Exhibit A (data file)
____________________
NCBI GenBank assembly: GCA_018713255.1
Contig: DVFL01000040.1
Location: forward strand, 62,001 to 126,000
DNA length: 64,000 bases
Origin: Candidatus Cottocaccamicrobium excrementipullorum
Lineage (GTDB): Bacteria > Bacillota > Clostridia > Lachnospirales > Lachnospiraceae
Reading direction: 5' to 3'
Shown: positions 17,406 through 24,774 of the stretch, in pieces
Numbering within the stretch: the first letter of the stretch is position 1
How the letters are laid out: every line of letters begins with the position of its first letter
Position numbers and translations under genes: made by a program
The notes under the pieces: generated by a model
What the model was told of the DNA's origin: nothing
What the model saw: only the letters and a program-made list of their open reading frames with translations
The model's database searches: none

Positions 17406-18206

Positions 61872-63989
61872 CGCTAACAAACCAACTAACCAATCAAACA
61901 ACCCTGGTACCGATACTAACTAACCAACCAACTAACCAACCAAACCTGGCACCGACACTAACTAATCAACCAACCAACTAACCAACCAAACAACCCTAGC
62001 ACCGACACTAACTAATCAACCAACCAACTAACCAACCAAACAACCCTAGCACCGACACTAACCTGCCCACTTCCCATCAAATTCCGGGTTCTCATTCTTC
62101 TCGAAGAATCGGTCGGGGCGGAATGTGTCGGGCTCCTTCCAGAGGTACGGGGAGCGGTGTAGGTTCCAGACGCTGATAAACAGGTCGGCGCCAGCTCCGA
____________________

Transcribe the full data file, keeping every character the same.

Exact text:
NCBI GenBank assembly: GCA_018713255.1
Contig: DVFL01000040.1
Location: forward strand, 62,001 to 126,000
DNA length: 64,000 bases
Origin: Candidatus Cottocaccamicrobium excrementipullorum
Lineage (GTDB): Bacteria > Bacillota > Clostridia > Lachnospirales > Lachnospiraceae
Reading direction: 5' to 3'
Shown: positions 17,406 through 24,774 of the stretch, in pieces
Numbering within the stretch: the first letter of the stretch is position 1
How the letters are laid out: every line of letters begins with the position of its first letter
Position numbers and translations under genes: made by a program
The notes under the pieces: generated by a model
What the model was told of the DNA's origin: nothing
What the model saw: only the letters and a program-made list of their open reading frames with translations
The model's database searches: none

Positions 17406-18206

Positions 61872-63989
61872 CGCTAACAAACCAACTAACCAATCAAACA
61901 ACCCTGGTACCGATACTAACTAACCAACCAACTAACCAACCAAACCTGGCACCGACACTAACTAATCAACCAACCAACTAACCAACCAAACAACCCTAGC
62001 ACCGACACTAACTAATCAACCAACCAACTAACCAACCAAACAACCCTAGCACCGACACTAACCTGCCCACTTCCCATCAAATTCCGGGTTCTCATTCTTC
62101 TCGAAGAATCGGTCGGGGCGGAATGTGTCGGGCTCCTTCCAGAGGTACGGGGAGCGGTGTAGGTTCCAGACGCTGATAAACAGGTCGGCGCCAGCTCCGA